Walk #1037: Leeds and Liverpool Canal: Burnley to Cherry Tree
Map of the walk
I ate a hearty breakfast early this morning, and set off from the hotel just after first light. The forecast was mixed, with showers due to be followed by heavier rain after mid-afternoon. The ground showed that it had rained overnight, and there was still some rain in the air as I joined the canal and headed west.
I soon reached a portal of the Gannow tunnel, which pierces through a hillside to the northwest of Burnley. A ramped path led straight on, eventually reaching a large roundabout. The path above the tunnel had been well waymarked, but I took the wrong subway exit; I soon realised my mistake and headed through more underpasses that stretched under the motorway to reach the other tunnel portal – and a steep slope leading down to the towpath.
The canal wound around as it headed west, dipping under the motorway on a couple of occasions. Unfortunately the motorway was a little obtrusive, although when it was further away the walk could be pleasant – if hard underfoot. An old ruined building stood by a swing bridge, and I nipped inside to take some photographs, despite the wooden lintel that held up tonnes of stone being nearly rotted through. I fear there will not be many more winters until a large part of the building falls.
I did not get to see much of Clayton-le-Moors as the canal passed through and started heading south towards Acrington. On the way it passed a rather imposing, blocky church, immediately beyond which was a special milepost marking the canal’s midpoint. I stood there for a minute, although its power was somewhat dissipated by the fact I had not started this trip in Leeds, and that I would not be going to the other end in Liverpool. A little further on, I paused to take a photo of an interesting-looking decrepit building, when I noticed a man in running gear squatting down. He pulled up his trousers, gave an embarrassed smile, and ran on, leaving a certain deposit behind.
The canal makes a big loop south towards (but not through) Accrington, before heading back north up the other side of a valley; a slightly annoying diversion. On the way I passed the site of some small brick kilns, now half-broken and grass-covered. These are known locally as ‘fairy caves’, and are the remains of old coking ovens that once belonged to Aspen Colliery – this whole area was involved with coal mining, although these ovens were the only direct evidence I saw on this trip.
The canal passed under the motorway once again, and then passed around the north of Rishton. I strode on as the scenery became slightly more rural, until an office building and then a retail estate marked the approach to the eastern side of Blackburn.
I quite enjoyed the stroll through the town, which featured some interesting old mill buildings – including Imperial Mill, whose lower-floor windows had lights in, but those on the floors above were smashed. There was also a covered wharf (Eanam Wharf), similar to the one I encountered yesterday in Burnley – they are always a structure I love to see, as they have a certain magic. Like the one in Burnley, this appeared to have been very sympathetically restored.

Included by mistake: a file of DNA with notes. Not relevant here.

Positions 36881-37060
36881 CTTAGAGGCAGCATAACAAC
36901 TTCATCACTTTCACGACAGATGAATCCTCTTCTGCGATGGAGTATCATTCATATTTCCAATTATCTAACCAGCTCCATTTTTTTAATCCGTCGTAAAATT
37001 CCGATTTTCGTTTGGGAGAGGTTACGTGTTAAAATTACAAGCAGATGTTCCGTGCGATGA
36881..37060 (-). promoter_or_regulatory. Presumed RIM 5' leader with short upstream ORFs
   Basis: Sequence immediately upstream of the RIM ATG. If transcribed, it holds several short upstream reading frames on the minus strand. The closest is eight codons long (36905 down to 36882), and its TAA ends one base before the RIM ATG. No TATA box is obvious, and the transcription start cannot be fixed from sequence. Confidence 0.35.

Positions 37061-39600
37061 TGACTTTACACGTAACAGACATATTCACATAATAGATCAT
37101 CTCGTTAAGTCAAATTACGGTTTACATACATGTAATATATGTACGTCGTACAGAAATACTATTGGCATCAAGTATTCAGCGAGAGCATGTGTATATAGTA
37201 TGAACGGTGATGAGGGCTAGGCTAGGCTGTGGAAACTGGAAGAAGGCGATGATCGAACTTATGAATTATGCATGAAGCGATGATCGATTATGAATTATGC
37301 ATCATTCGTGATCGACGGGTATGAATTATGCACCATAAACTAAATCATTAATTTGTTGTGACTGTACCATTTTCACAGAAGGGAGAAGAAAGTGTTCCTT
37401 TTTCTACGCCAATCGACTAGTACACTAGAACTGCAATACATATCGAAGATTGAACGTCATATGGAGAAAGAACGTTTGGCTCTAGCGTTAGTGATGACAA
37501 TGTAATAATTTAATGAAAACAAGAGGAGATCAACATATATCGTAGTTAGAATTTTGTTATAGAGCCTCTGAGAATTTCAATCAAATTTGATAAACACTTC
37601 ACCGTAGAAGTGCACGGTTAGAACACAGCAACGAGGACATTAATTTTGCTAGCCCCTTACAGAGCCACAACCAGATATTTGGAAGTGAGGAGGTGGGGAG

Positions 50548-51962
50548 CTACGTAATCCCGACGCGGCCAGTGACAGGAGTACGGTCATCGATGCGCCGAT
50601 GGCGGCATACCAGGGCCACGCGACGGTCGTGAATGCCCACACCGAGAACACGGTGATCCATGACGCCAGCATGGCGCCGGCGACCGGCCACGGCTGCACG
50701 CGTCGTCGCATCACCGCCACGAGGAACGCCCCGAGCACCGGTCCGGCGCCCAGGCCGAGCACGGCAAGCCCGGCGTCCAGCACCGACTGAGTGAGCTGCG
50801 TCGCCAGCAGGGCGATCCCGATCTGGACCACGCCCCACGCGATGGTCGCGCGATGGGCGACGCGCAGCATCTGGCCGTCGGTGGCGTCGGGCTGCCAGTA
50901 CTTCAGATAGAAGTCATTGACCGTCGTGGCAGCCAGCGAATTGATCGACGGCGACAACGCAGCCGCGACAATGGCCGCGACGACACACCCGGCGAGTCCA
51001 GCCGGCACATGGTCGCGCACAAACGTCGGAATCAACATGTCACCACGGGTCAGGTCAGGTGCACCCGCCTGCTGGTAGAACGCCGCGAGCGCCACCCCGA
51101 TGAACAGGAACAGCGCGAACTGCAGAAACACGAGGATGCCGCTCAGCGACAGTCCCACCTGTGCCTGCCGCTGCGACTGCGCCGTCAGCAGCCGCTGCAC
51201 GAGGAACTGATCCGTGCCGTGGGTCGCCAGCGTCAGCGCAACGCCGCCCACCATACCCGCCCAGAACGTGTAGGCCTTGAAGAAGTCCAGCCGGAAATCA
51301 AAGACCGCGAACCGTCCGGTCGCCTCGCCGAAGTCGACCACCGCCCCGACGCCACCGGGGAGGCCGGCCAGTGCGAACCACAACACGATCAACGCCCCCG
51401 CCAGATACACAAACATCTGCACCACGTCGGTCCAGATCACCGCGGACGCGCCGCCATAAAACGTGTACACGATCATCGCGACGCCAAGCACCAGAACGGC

As I left the outskirts of Blackburn I realised that I might just be able to get a train from Pleasington in an hour if I pushed. However I did not have much ‘push’ in me, so I decided to just walk and see if I made it or not. Large stretches of canal were bounded by new housing, even on an old railway trackbed, whereas the bridge abutment on the other side was still intact.
Eventually I reached the bridge where I was to leave the canal, and a road took me north towards Pleasington. It was clear that I wouldn’t reach the station in time, so I decided not to risk it, and instead decided to extend the walk slightly by aiming for the next station. A petrol station provided me with some sandwiches – the first shop I had directly passed all day – and I continued on to Cherry Tree station, where I had to wait 45 minutes for the next train.
It had been a reasonable day’s walk, although after three days I am getting slightly bored with canal walking – especially as I have passed through some areas where more scenic walks are available just off the canal.
This walk starts off at the Burnley Holiday Inn Express, located just off Junction 10 of the M65 at SD83153312. Leave the hotel, pass through its car park and out onto Pendle Way. Turn left along this for a short distance towards bridge 129 over the Leeds and Liverpool Canal. Immediately before the bridge, turn left down a short track for a few metres, and then turn right through a squeeze-style in a wall to join the canal towpath.
Turn right to follow the towpath, with the canal to the left as it immediately passes under bridge 129. The canal turns left, and after 500 metres a portal of Gannow Tunnel is reached. Follow the towpath as it climbs steps that ends at Ighten Road. Cross the road, and continue straight on along a sloping path that continues climbing. It passes the end of Shale Street on the left, before the path ends at some steps that lead down to Pendle Way. Cross this, and follow a path across some grass, passing a sculpture on the right before it soon ends at a stub road. Turn left along this and then immediately right, to join another short path that leads to a sliproad leading down towards the M65. Cross the sliproad, and on the other side turn right down a path that heads through an underpass to reach the centre of a roundabout at SD82523276.